Saturday, July 2, 2016

Smile, Stare, or Sidestep? A Game in Cultural Dissonance

by Aimee Elber
During my teenage years, I left my hometown of Richland, Washington and attended high school across the state in Vancouver, Washington. As I packed and prepared to leave, my father shared a quote by William Arthur Ward, reminding me that navigating unfamiliar spaces and meeting new friends could be quite simple and easy. He said, “A warm smile is the universal language of kindness.” I held this value with me well into adulthood, using it frequently over the years. That is, until I arrived in Italy. 

(read more below the cut)

As I stepped off the plane in Florence after roughly 14 hours of travel, my exhaustion dissolved as I felt excitement, adventure, and enthusiasm bubble up inside. I had finally made it to Italy! I could hardly contain myself. I felt as though I were bursting with joy. This feeling stayed with me for the better part of a week. I found myself marveling at my journey, and overwhelmingly elated to be exploring a city I had only dreamed of visiting since childhood. A perpetual smile imprinted my face.

After dinner with a classmate on my first full day in Florence, I contentedly walked back to my apartment with a full belly of pasta and a slight breeze blowing through my hair. The time was nearly 11pm, but the streets were bustling with activity. I felt happy, and smiled at everyone passing by on the street. Some people held my gaze for a few seconds, as if searching for something. Others looked away quickly. Very few smiled back. One young man caught my grin and chose to follow me for 7 blocks on his bicycle, attempting to chat. Speaking in broken English, we engaged in small talk until he eventually asked if I would take him home and sleep with him. I declined, quickened my pace, found a policeman on the street, and asked how I might call a taxi to get home.

Upon arriving in Cagli, I continued to feel elation and delight. Unable to contain myself, I smiled at everyone and everything. I soon discovered this is not always acceptable. As an amateur in international travel and a newbie to Italy, I was forced to quickly learn the rules of the game. Here are the rules I have learned so far:

- It’s okay to smile at babies. Babies are fair game. However, always ask permission, “Posso?” (May I?) before taking a snapshot. Also, do not touch a baby without clear permission from its parents. Occasionally a baby will smile at you first. Sometimes they’ll play hide-and-seek. They may also blow aerated bubbles of spit, pass gas, or scrunch up their tiny fists and try to eat their own hand. Do not be alarmed. This behavior is normal, and from what I can tell in my limited understanding of babies in general, universal across cultures. Occasionally, a baby may become quite upset and red in the face if you cease to engage. Don’t panic. Continue to make faces at the baby, speak to it in any language you wish, telling the baby it is a beautiful, chubby, intelligent, and angelic ball of joy. Smile and coo at it until you have a clear escape, then run and hope you don’t make it upset. For the most part, if a baby is in a good mood and you smile at it, it will smile back at you. Sometimes it will stare, but this doesn’t have anything to do with cultural differences so much as innocent curiosity and/or hope that you might feed or play with it.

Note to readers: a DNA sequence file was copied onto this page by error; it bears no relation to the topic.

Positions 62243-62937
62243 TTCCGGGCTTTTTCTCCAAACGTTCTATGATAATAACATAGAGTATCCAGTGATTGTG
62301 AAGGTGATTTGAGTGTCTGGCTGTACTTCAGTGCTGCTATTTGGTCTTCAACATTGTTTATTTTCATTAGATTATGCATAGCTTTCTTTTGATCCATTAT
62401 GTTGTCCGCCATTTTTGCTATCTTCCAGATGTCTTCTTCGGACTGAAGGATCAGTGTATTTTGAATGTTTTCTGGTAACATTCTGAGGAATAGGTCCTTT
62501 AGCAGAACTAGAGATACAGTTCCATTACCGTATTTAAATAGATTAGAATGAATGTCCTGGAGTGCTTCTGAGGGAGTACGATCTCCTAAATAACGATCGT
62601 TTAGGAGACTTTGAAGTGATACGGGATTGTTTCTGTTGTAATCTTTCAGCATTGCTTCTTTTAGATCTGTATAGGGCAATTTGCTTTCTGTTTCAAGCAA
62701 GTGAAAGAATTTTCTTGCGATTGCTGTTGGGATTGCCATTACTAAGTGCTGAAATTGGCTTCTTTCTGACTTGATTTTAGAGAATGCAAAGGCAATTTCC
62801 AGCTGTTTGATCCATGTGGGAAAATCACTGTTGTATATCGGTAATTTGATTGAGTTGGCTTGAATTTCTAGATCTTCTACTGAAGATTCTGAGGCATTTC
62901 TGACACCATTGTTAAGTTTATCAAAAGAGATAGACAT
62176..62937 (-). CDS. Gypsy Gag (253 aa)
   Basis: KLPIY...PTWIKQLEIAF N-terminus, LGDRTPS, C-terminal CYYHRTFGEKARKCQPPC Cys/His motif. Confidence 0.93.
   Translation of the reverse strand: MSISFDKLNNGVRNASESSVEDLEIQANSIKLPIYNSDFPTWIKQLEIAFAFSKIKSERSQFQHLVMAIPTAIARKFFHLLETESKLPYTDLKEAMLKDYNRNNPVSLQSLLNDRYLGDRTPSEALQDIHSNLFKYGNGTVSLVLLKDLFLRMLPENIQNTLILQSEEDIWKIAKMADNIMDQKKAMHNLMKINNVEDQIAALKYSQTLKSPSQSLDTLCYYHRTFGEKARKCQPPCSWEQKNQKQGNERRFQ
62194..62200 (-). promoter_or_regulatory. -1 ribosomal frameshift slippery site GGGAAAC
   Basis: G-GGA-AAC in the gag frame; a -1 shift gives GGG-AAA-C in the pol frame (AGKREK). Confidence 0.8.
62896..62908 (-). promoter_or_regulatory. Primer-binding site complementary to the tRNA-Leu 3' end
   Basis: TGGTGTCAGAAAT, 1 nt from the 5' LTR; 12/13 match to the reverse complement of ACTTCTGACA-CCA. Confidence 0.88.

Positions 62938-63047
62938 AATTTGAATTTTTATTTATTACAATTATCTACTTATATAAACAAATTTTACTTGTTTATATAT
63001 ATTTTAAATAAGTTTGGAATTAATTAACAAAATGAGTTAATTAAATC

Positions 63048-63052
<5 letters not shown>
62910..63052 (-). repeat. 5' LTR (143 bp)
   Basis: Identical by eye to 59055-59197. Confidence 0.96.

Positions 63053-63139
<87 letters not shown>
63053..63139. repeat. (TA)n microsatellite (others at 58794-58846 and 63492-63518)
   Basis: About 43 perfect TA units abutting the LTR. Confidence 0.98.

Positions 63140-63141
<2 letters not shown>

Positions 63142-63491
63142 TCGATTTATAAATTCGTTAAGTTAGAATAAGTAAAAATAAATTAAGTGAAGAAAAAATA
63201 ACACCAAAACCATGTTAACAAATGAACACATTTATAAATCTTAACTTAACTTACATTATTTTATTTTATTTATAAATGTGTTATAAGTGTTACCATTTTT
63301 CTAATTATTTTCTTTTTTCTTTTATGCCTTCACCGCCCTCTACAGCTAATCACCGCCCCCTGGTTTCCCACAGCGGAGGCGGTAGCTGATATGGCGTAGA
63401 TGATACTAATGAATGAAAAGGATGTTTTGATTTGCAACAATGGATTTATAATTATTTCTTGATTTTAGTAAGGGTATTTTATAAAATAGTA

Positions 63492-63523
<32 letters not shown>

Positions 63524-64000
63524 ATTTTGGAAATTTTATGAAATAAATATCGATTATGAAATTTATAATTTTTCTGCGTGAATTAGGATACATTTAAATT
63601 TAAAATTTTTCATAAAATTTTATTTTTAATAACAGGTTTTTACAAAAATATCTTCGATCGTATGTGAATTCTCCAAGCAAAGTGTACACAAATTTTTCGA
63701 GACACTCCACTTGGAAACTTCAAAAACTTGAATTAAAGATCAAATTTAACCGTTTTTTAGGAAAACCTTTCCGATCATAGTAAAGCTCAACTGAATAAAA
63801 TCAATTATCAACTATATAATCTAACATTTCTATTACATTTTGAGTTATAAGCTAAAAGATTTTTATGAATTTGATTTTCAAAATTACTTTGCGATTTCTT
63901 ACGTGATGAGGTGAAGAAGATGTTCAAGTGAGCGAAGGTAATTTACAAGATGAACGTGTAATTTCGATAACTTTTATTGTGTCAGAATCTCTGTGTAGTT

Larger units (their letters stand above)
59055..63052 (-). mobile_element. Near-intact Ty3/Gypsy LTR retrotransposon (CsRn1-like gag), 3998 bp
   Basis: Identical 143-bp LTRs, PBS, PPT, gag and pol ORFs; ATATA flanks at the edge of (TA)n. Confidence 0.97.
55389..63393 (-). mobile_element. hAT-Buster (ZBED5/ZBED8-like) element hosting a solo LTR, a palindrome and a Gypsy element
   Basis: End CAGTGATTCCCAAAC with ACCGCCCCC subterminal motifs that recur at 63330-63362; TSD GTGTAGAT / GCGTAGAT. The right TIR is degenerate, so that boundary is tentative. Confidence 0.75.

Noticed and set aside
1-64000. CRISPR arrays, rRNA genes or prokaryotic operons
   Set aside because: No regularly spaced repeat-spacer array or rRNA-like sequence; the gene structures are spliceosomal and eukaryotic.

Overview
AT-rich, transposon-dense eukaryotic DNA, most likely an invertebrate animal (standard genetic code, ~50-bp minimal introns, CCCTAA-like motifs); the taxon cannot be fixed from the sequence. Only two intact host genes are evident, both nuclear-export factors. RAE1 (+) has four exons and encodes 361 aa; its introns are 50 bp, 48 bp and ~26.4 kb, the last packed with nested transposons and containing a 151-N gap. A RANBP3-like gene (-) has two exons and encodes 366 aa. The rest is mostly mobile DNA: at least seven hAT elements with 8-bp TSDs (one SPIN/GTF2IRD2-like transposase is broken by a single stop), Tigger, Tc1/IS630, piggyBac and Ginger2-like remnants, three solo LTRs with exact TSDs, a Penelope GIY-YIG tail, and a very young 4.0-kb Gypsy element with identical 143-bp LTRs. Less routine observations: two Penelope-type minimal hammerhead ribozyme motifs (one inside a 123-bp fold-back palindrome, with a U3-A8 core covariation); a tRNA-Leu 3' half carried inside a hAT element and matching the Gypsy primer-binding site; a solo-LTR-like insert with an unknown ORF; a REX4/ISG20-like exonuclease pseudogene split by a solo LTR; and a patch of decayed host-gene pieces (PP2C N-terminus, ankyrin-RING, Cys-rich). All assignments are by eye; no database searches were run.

- Pets are a bridge to communication and allow us to bend the rules of the game. It is acceptable to smile and talk to a dog, for example, then ask, “Chiama?” (Name?) while smiling up at its owner. This is a stealthy but surefire way to engage with someone who may not otherwise be open to interaction. Just get in there, grin at the dog, pet it, then quickly look up and smile at its owner. They won’t even know what’s coming and probably won’t have any choice but to smile back at you. 

- Most Cagliese working in customer service expect you to smile. They may not be comfortable with it, but they will let you do it because they know it is your own default comfort mode. Most of them will smile when you come into their store, or as they give you change, or while you are struggling to order a meal in broken Italian. One exception is a curmudgeonly woman working at a local gelateria, who will stare at you blankly whether you order gelato from her counter, pay for a bottle of water, or offer a friendly “Buongiorno!”. 

- Generally speaking, the older the individual, the less likely they will return your smile with one of their own. This is not an indication they they are unfriendly, bad-tempered, or guarded. It merely means they don’t know you. This is most difficult for me to accept and understand. In my culture, it is acceptable and encouraged to smile at elderly people and may even be interpreted as a sign of respect. Here, it seems suspicious to receive a smile from someone you’ve never met before, regardless of status, but especially if there is a wider age gap. 

What I have come to learn aligns with a model Dr. Caputo taught recently in class about cultural mismatch. When interacting with others outside of my culture, I need to consider not only aspects of culture, but also language, idiosyncrasies, and non-verbal communication. A family with a small child walking in broad daylight is much different than an elderly woman walking alone down a dark alley in the evening. Now, when I approach a person on the streets of Cagli, I try to read the situation before offering a friendly smile. There have been moments where I catch myself and consciously choose not to smile at a person, despite the urge to do so. In some cases, I simply avert my eyes and avoid contact altogether if I’m unsure. It has been a hard lesson in cultural dissonance, but one that I have come to appreciate during my time in Cagli.